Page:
Back in 1992, Gary Chapman wrote this fun book about the five love languages in people. This book allowed human couples to better understand what they wanted from their relationships. I enjoyed the book and if you haven't done the love languages test for yourself recently, it's a fun one to do! In any event, my daughter and I were talking about this book when we realized that dogs, much like humans, also seem to have five love languages. My daughter went so far as to suggest that maybe one of the reasons some dog owners have a difficult time engaging their dog is that they are trying to push their love language onto a dog for whom that love language isn't as important. Her example? People whose love language is physical touch who try to hug, kiss, and lay all over their dogs. While there are indeed some dogs who enjoy very close physical contact with their owners, there are just as many for whom this kind of close contact is anxiety-provoking. What if those dogs whose owners are hanging all over them are themselves a words of affirmation kind of dog? Meaning, dogs who prefer verbal reinforcement to the hugs and kisses? Fascinating, right?
If you aren't familiar with the five love languages, here they are. What I've added for you to think about is what the canine version of this love language might be.
1. Words of affirmation: Telling your dog they did a great job, adding in verbal markers like an enthusiastic "Yes!" when they complete a task, or even just saying something like, "who's a good dog?" This love language is all about praise, encouragement, and compliments.
2. Acts of service: For a dog, acts of service might be taking them for a walk, grooming them if they enjoy being brushed, or taking them for a ride in the car. These are acts that make your dog feel well-cared for.
3. Receiving gifts: Quite obviously, this could be buying your dog a new toy, but it could also be you digging that bone out from under the couch that they thought they'd lost forever!
4. Quality time: Giving your dog your undivided attention. This one is hard for some dog owners I see who are on their phones or listening to ear buds while they are walking or caring for their dogs. Dogs know when they have your focus and you're actively engaged with them.
5. Physical touch: While all dogs enjoy some touch from their favored humans, they usually have their favorite spots to be scratched or rubbed. And then, of course, there are dogs who enjoy being hugged and kissed. There are even dogs who enjoy physical touch from strangers; these dogs make great pet assisted therapists.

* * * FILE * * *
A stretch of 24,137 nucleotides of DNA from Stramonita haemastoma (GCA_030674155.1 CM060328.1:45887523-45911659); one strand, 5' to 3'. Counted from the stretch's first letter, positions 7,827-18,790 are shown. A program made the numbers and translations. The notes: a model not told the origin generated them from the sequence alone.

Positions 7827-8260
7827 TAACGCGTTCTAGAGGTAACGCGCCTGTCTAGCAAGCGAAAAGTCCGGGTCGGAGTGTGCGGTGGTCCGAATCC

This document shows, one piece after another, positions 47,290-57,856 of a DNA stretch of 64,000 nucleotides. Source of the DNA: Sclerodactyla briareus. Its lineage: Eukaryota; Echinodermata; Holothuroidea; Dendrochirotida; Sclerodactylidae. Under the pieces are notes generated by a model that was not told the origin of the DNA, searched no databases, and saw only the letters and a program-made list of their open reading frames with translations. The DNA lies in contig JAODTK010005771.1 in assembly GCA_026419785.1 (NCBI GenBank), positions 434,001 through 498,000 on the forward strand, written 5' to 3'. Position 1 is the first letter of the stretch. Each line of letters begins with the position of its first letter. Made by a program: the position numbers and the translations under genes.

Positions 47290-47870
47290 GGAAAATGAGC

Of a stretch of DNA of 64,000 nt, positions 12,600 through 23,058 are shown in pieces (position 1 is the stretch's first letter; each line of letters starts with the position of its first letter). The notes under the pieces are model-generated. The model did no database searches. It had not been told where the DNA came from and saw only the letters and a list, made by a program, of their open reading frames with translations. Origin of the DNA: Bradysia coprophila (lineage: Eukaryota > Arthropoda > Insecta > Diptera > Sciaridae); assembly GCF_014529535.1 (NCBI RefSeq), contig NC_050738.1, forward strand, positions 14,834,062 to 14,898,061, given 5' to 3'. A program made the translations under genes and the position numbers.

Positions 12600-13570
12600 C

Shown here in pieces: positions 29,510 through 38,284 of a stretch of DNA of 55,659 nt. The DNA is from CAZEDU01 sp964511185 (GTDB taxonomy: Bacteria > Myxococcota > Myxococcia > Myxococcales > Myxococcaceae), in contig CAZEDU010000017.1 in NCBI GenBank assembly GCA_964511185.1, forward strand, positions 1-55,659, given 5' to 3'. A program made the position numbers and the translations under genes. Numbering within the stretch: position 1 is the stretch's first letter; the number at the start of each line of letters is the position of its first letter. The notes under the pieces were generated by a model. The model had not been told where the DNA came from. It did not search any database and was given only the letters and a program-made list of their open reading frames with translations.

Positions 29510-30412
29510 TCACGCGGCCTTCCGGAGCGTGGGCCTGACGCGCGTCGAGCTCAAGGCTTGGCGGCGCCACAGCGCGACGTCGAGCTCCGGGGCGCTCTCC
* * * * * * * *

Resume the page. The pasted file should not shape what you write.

Obviously, you can't ask your dog to take the online quiz to determine their most prominent love language. And, yes, most dogs like being given a snack and taken for a walk (receiving gifts and acts of service, respectively), but there are dogs who don't enjoy walks as much or aren't super food motivated. Those dogs might be more motivated by words of affirmation or physical touch. So, to determine your own dog's love language, take a good look at their behavior in response to you supplying love those five different ways outlined about. Which one really seems to describe your dog?
Desi is absolutely a physical touch dog. He loves being petted, hugged, kissed and doted on, both by family and by strangers. He loves attention more than anything else. Ozzie, on the other hand, isn't motivated by touch and will actively seek to avoid it if he thinks someone is going to try to hug or kiss him. He does, however, know when he has my undivided attention and seeks that out and he definitely is an acts of service kind of dog too.
I think my daughter is right. Having a better understanding of what motivates your dog and makes them feel loved is one way to improve your relationship with them. Rather than making them fit into the box for what you thought dog ownership would be like, let your dog show you what works for them. That way, everybody wins!
As always, if you have questions about your pet's behavior, you know where to find me.